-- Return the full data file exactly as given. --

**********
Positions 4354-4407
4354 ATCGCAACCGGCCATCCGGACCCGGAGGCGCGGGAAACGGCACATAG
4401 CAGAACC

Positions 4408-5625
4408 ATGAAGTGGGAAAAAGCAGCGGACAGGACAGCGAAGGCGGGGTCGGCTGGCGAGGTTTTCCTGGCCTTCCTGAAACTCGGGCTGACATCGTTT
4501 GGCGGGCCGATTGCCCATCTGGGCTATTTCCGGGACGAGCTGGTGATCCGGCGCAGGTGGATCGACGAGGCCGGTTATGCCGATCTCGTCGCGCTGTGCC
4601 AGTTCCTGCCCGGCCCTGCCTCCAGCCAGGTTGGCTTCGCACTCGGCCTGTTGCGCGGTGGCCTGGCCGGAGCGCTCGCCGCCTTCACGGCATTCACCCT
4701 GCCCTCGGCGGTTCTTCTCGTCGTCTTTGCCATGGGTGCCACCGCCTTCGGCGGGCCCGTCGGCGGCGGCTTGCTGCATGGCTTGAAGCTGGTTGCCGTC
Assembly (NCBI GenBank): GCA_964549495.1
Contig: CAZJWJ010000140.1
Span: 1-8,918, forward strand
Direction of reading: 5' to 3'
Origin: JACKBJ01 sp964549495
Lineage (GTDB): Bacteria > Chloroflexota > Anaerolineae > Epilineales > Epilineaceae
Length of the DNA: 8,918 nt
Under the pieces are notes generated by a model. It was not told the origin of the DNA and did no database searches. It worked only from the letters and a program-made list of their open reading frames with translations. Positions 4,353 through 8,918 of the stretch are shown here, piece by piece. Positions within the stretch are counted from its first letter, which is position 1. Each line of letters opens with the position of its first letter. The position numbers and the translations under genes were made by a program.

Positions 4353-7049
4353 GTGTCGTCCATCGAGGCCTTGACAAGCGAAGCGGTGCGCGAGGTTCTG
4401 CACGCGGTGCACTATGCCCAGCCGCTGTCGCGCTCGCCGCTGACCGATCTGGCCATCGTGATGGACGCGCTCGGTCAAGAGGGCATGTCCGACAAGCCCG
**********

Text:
Positions 4354-4407
4354 ATCGCAACCGGCCATCCGGACCCGGAGGCGCGGGAAACGGCACATAG
4401 CAGAACC

Positions 4408-5625
4408 ATGAAGTGGGAAAAAGCAGCGGACAGGACAGCGAAGGCGGGGTCGGCTGGCGAGGTTTTCCTGGCCTTCCTGAAACTCGGGCTGACATCGTTT
4501 GGCGGGCCGATTGCCCATCTGGGCTATTTCCGGGACGAGCTGGTGATCCGGCGCAGGTGGATCGACGAGGCCGGTTATGCCGATCTCGTCGCGCTGTGCC
4601 AGTTCCTGCCCGGCCCTGCCTCCAGCCAGGTTGGCTTCGCACTCGGCCTGTTGCGCGGTGGCCTGGCCGGAGCGCTCGCCGCCTTCACGGCATTCACCCT
4701 GCCCTCGGCGGTTCTTCTCGTCGTCTTTGCCATGGGTGCCACCGCCTTCGGCGGGCCCGTCGGCGGCGGCTTGCTGCATGGCTTGAAGCTGGTTGCCGTC
Assembly (NCBI GenBank): GCA_964549495.1
Contig: CAZJWJ010000140.1
Span: 1-8,918, forward strand
Direction of reading: 5' to 3'
Origin: JACKBJ01 sp964549495
Lineage (GTDB): Bacteria > Chloroflexota > Anaerolineae > Epilineales > Epilineaceae
Length of the DNA: 8,918 nt
Under the pieces are notes generated by a model. It was not told the origin of the DNA and did no database searches. It worked only from the letters and a program-made list of their open reading frames with translations. Positions 4,353 through 8,918 of the stretch are shown here, piece by piece. Positions within the stretch are counted from its first letter, which is position 1. Each line of letters opens with the position of its first letter. The position numbers and the translations under genes were made by a program.

Positions 4353-7049
4353 GTGTCGTCCATCGAGGCCTTGACAAGCGAAGCGGTGCGCGAGGTTCTG
4401 CACGCGGTGCACTATGCCCAGCCGCTGTCGCGCTCGCCGCTGACCGATCTGGCCATCGTGATGGACGCGCTCGGTCAAGAGGGCATGTCCGACAAGCCCG